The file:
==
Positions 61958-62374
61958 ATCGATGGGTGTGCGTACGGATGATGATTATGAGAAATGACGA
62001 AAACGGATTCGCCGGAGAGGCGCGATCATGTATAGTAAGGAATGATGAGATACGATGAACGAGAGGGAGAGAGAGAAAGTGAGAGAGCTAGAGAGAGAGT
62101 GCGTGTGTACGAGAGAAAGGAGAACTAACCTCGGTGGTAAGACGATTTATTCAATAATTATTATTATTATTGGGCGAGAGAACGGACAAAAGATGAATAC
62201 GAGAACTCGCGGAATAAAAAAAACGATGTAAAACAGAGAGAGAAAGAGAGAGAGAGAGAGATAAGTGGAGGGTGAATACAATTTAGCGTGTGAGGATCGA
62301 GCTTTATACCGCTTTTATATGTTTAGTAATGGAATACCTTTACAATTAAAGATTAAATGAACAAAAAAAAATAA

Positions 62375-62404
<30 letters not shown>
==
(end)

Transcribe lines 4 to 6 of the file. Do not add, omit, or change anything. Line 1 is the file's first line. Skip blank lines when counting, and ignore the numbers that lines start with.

62101 GCGTGTGTACGAGAGAAAGGAGAACTAACCTCGGTGGTAAGACGATTTATTCAATAATTATTATTATTATTGGGCGAGAGAACGGACAAAAGATGAATAC
62201 GAGAACTCGCGGAATAAAAAAAACGATGTAAAACAGAGAGAGAAAGAGAGAGAGAGAGAGATAAGTGGAGGGTGAATACAATTTAGCGTGTGAGGATCGA
62301 GCTTTATACCGCTTTTATATGTTTAGTAATGGAATACCTTTACAATTAAAGATTAAATGAACAAAAAAAAATAA